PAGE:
While Olivia could easily afford it, there was one catch: the castle could only be purchased by someone with Kent connections. So she divorced her husband, married a man with from the Kent area, and wrote a big, fat check for Leeds Castle and spent a bunch more fixing it up. But what fun is it to own a castle without the proper title? So out with hubby number two! She married nobility this time and gained herself the title of Lady Baillie. And even though she eventually divorced the third husband as well, she never remarried because she would have had to give up her hard-won title! When she died, she donated the castle to a trust so the public can now wander through.
Leeds Castle is an odd mixture of old and new, with some rooms dedicated to the time of Queen Catherine and others arranged to show the styles and times of the 1930s when the Baillies entertained political dignitaries and popular performers of the day. The library was particularly cozy. I wanted to curl up and stay a while, but we were rushed through the castle by the guide who was on a tight timetable. Sigh...
We stopped at the Battle of Britain memorial and learned about the brave airmen who played such a critical role in keeping Hitler's forces from being able to take over England. "Never in the field of human conflict was so much owed by so many to so few." This quote by Winston Churchill is cut into the stone around the touching memorial.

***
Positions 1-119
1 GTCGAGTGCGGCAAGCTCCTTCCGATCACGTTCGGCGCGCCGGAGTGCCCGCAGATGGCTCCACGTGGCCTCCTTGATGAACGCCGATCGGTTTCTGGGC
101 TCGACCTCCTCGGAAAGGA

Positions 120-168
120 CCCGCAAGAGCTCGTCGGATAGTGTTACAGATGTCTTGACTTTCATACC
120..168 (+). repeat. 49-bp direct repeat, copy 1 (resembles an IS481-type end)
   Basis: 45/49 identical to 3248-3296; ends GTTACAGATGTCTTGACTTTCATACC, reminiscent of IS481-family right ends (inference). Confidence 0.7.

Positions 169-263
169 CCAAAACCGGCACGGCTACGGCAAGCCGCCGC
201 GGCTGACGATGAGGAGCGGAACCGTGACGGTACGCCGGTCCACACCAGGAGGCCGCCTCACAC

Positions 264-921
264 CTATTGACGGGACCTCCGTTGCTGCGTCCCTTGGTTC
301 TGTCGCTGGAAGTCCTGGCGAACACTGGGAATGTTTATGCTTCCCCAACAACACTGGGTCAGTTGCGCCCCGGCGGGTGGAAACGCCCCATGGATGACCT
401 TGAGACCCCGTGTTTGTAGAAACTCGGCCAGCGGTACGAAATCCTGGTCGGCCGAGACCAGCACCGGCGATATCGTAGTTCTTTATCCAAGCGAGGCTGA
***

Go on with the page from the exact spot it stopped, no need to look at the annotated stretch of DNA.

We stopped for lunch at the coastal town of Dover, famous for its white cliffs. The guide told us the cliffs are really more gray than white these days, but we were in luck because not too long ago, a sliver of the cliff broke off and slid into the water, showing what the rock underneath looks like when it's unexposed to the elements. It reminded me of what the carpet looks like when I move the sofa. LOL
We visited Canterbury Cathedral, but were unable to venture all the way inside (into the 'quire') because they were having a church service. Oh, how I wanted to stay and attend the service! We were able to sit in the nave and listen to the choir sing, and that was lovely.
After a quick walk through Greenwich, we boarded a commuter boat and traveled up the Thames River back to London. Once the organized tour was over, we walked over to St. Martins of the Field church. We didn't get to go inside, but they have a Crypt Cafe which is exactly what it sounds like. Stairs lead down to the basement of the church where tables and chairs have been set up over people's grave markers. Kinda cool and yet, kinda wrong all at the same time.
This stone was set into the floor next to our table. I wonder how the Searle family would feel if they knew we'd be eating dinner above this stone less than 100 years after it was placed. *creeps out a little*
Trafalgar Square was hosting a big outdoor orchestra concert, which had people hanging out at the church where we were across the street. The weather was beautiful for the event as well. A very full and fascinating day!